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A Loving Church Practices Church Discipline

A Loving Church Practices Church Discipline

One of the gracious things we believe God has called us to do is preach through the books of the Bible. When one does so, they cannot skip over some of the more difficult texts in Scripture. That appears to be the case over the past two weeks as we have dealt with Church Discipline and Church Disputes in the book of I Corinthians. It is obvious God has used these texts to both challenge and grow many of us as we follow Christ...including me!

You might have noticed that Paul's Holy Spirit-inspired words in chapters 5 and 6 are both direct and loving. There is no doubt from this letter that he genuinely loves the church in Corinth. Reflect on how you would address those you love when they are caught up in sin. I don't know about you, but I plead with them, reason with them, and sometimes I'm even sarcastically pointed with them to get their attention. Paul, in these chapters, does the same.

Church Discipline is not an easy topic to swallow. Scripture, however, shares that this is a loving grace of God for our good and joy in Jesus. Scripture teaches that the Holy Spirit is not only one who does the work of bringing us into a relationship with Christ (Jn. 3 v 5-8), he is also the one who grows us to be more and more like Christ (Rom. 8 v 4-30). One of the tools the Spirit uses is Church Discipline.

For instance, recall I Cor 5 in which there was a man who was engaging in a sinful, unrepentant pattern of sin that even the "pagans" considered repulsive. Paul sadly discovered that the church was more tolerant of this sin than even the city. Paul says, "you are to deliver this man to Satan for the destruction of the flesh, so that his spirit may be saved in the day of the Lord" (I Cor 5:5). Don't miss the redemptive focus of Paul's words: "so that." Why do such an act? For the good and restoration of the one caught in the sin. It is not to shame or humiliate him, but for his salvation.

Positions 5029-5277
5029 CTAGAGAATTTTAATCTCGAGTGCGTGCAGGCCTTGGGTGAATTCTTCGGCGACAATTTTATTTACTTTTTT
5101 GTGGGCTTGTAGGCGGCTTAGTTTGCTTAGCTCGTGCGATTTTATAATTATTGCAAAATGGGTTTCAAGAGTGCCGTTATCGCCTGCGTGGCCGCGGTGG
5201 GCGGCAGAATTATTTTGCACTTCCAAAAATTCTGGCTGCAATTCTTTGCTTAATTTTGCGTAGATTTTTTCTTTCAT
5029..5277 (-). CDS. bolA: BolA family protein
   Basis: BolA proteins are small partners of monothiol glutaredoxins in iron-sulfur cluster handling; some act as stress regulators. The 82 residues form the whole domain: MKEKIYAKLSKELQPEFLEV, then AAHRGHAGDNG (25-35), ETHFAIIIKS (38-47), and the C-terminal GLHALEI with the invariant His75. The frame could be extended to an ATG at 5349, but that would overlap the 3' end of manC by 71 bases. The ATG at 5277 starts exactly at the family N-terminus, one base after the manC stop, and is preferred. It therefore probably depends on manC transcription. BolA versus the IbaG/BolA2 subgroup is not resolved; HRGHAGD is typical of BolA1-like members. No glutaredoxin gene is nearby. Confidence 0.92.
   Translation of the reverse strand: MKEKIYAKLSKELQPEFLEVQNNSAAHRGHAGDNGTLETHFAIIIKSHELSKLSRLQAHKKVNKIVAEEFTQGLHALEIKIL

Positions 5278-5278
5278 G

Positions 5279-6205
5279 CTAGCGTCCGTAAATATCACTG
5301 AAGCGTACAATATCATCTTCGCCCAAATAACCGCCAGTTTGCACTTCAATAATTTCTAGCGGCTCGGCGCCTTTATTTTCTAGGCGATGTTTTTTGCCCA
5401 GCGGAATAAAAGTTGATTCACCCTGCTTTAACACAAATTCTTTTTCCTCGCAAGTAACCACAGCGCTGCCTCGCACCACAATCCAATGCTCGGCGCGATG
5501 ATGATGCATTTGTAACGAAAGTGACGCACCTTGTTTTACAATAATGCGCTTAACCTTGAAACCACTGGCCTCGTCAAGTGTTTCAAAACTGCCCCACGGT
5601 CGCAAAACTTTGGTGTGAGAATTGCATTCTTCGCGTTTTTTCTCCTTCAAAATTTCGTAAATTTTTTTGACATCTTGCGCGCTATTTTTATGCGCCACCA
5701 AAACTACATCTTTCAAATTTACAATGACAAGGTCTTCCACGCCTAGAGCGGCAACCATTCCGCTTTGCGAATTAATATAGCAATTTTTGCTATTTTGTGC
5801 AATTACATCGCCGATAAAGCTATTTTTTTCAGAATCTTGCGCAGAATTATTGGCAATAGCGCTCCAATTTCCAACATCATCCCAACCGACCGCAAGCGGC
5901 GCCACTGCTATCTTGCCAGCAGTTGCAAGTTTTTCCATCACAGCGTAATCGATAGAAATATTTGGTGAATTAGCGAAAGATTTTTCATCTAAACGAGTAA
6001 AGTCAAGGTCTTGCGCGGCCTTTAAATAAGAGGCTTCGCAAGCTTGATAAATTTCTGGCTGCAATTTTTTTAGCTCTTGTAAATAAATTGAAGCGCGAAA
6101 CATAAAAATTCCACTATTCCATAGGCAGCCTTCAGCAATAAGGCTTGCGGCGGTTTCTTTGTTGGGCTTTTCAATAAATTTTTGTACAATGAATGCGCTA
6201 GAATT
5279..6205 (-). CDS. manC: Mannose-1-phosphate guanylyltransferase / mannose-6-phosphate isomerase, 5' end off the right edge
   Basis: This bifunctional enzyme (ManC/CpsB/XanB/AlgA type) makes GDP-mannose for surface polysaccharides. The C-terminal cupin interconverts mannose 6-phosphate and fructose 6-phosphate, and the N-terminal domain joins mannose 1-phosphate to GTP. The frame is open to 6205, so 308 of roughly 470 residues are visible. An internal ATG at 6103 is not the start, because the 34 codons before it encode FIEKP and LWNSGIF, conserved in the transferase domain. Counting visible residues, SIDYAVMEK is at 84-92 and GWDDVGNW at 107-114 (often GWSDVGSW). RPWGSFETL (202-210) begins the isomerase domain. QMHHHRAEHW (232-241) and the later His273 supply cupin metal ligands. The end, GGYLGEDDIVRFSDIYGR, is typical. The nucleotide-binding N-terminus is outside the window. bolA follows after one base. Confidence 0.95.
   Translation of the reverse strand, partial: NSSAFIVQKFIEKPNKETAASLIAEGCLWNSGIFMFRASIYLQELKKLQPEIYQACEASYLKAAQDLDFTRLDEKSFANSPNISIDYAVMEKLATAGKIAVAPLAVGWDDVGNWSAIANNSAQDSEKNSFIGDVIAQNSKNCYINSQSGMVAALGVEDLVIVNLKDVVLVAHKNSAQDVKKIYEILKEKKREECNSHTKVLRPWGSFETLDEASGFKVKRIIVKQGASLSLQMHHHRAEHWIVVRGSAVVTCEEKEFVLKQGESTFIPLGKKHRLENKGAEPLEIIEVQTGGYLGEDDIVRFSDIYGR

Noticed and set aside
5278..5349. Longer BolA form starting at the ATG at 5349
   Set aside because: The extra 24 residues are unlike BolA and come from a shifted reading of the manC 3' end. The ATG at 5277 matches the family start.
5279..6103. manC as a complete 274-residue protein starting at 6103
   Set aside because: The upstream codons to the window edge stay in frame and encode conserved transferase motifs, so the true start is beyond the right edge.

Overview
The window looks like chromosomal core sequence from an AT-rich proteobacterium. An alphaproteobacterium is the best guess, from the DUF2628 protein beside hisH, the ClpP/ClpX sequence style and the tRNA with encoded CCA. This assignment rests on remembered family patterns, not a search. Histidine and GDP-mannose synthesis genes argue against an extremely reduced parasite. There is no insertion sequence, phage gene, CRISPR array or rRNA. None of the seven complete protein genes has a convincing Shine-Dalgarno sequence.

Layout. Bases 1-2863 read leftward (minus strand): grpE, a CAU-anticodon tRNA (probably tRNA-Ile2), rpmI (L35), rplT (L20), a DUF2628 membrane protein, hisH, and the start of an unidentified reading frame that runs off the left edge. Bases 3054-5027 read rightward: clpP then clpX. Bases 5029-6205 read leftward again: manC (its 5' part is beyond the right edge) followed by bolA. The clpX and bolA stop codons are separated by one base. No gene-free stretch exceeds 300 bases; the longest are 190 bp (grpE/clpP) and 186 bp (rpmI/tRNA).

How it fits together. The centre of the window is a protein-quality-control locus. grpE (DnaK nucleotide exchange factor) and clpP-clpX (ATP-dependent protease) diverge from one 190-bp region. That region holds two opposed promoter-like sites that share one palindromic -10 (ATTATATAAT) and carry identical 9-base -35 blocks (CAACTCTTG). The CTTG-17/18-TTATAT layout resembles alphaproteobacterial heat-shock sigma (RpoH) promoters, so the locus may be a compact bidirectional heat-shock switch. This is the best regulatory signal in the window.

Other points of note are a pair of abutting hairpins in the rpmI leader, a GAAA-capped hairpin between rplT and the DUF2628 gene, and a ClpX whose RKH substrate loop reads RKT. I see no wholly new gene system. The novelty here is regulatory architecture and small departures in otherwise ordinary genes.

In Matt. 18 v 10-20, Jesus makes a similar argument. The context of the passage is talking about a Christian who strayed into a habitual, unrepentant pattern of sin, for the lost sheep in vs. 10-14 is immediately addressed as "brother" in vs. 15-20. Like a lost sheep, this brother is in a perilous situation. Doing nothing would be unloving. That is why, as the shepherd goes to find the lost sheep, Jesus exhorts us in Matt. 18 v 15: “If your brother sins against you, go and tell him his fault, between you and him alone. If he listens to you, you have gained your brother." One New Testament theologian helpfully writes that those in this work "should view themselves as agents of the Father/Shepherd seeking straying little ones/sheep."1 Similar to Paul, Jesus wants to see this person restored back to the church as the sheep is brought back into the flock.

Can you see how Church Discipline is a loving act commanded by both Jesus and Paul? A failure to practice this command of Jesus and Paul is, honestly, hateful. Think about it. A church that practices Church Discipline: 1) Expresses supreme love for Jesus by striving to see his name honored through the joyful obedience of the church, 2) Exemplifies genuine love for sinners by warning and seeking to bring them to repentance, 3) Epitomizes protective love for new Christians who might be misled by this straying believer, and 4) Evangelistically loves the world, for they are serious about maintaining their witness to a watching world. That is why a loving church practices church discipline.

Though Church Discipline is a loving act, that doesn't mean that any of us should strive to be under it. Much discipline happens through daily discipleship as believers in Jesus practice Matt. 5 v 23-24 and 18 v 11. Love each other well, Grace Point Church Northwest, by being faithful to these Scriptures. Know that your elders love you and are praying for you often.

1. David L. Turner, Matthew, BECNT (Grand Rapids: Baker, 2008), 446.